Sometimes I mentor. Now, what should I do in the situation? Okay, here's what I would do or here's, here's some approaches I would take. I won't go through all these, but there's a lot of roles that you will play as an engineering manager. And what role that is, I'll tell you a secret.

No one tells you what you need to do. You have to figure that out. You have to figure out what you need to be in that situation. Is this the time to be a peacemaker if people are arguing about something? You need to step in with a firm hand and say, hey, I bet you, you let's come together and figure this out.

Or sometimes you need to say, you know what, we spent three months arguing on this. Here's what we're going to do, and that's that. And let's move forward. Speaker of the House, I like this one. The Speaker of the House is the, for those of you familiar with politics, you're the tiebreaker sometimes.

And that's sometimes what you have to do. But also you represent your team, your organization to directors, and VPs, and even the executives sometimes. You speak for an entire group of people. That's something you'll do in your role as an engineering manager. Can you all think of any other roles that an engineering manager might play?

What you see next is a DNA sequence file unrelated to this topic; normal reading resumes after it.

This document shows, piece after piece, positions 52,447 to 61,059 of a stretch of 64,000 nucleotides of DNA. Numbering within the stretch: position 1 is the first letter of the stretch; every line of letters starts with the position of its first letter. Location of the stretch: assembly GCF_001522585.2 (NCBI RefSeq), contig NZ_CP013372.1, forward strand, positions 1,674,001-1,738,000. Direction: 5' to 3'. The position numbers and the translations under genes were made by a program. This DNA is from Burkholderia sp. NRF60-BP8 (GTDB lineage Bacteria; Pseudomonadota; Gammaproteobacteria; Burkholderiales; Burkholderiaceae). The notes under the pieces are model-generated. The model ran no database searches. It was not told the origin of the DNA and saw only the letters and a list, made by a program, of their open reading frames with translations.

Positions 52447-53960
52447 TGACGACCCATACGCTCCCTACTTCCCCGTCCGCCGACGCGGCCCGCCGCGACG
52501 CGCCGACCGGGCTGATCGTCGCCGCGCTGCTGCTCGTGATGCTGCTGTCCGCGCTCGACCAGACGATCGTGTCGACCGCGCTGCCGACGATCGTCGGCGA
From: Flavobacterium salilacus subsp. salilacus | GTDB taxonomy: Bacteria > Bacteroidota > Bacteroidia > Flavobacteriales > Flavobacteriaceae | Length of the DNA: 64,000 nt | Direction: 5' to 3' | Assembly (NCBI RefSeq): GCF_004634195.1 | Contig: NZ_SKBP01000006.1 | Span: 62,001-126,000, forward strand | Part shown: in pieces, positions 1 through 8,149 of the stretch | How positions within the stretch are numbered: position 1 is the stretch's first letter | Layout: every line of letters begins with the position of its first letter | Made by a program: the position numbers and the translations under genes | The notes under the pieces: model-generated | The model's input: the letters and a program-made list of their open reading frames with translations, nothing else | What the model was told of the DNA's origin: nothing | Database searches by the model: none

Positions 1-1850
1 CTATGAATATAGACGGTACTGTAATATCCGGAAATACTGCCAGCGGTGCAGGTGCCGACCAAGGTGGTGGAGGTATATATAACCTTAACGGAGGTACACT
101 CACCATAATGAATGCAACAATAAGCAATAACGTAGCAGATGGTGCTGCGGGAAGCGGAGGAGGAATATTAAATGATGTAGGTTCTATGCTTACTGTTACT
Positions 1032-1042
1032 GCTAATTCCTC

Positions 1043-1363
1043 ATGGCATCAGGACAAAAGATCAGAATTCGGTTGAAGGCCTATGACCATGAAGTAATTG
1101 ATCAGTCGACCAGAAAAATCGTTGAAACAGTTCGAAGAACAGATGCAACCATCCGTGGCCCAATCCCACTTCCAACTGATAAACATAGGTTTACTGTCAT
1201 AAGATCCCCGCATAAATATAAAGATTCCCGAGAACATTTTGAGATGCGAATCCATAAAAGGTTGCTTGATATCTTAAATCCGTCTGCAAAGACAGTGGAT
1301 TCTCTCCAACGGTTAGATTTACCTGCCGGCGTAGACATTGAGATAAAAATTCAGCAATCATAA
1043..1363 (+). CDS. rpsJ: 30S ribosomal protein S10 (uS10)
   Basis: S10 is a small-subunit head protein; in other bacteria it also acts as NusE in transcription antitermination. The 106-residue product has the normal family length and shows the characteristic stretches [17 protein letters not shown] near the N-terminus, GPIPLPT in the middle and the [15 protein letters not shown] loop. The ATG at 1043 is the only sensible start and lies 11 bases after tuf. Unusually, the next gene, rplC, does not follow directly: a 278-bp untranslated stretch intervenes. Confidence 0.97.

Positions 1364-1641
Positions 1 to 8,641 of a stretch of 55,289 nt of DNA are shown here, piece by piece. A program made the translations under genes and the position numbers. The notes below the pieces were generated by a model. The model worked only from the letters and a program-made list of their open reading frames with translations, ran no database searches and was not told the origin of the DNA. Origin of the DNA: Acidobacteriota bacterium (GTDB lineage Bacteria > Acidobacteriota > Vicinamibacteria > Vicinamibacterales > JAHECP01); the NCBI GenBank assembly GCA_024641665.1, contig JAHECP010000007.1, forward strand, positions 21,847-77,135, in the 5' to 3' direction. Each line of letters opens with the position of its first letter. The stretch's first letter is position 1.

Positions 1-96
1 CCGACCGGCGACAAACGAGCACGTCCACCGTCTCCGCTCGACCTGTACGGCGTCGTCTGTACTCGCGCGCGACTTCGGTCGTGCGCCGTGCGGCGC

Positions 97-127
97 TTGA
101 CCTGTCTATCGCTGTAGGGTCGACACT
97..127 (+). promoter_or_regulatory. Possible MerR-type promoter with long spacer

>> I felt like sometimes similar to a salesperson or speaker is like lawyer, you're like arguing a defense for a certain architecture or path forward.
>> Well, I like that, yeah.
>> I think the engineering manager that had the biggest impact on me, he would just listen to everyone with a non-judgmental perspective and then from there make decisions, some of these roles and what not.

He always felt like he was playing an impartial role until the decision needed to be made and that left a drastic impact on me. It was the best place to work cuz you always seemed to know what the next step was or whatever, or how to resolve something or whatever.

>> Yeah, that's a good one. That's one of the hardest things you'll do, one of the hardest roles you'll play, is to do nothing. It's to sit back and do nothing, because the temptation is always to interject yourself, or say something. And sitting back and say, okay, tell me more, and not responding.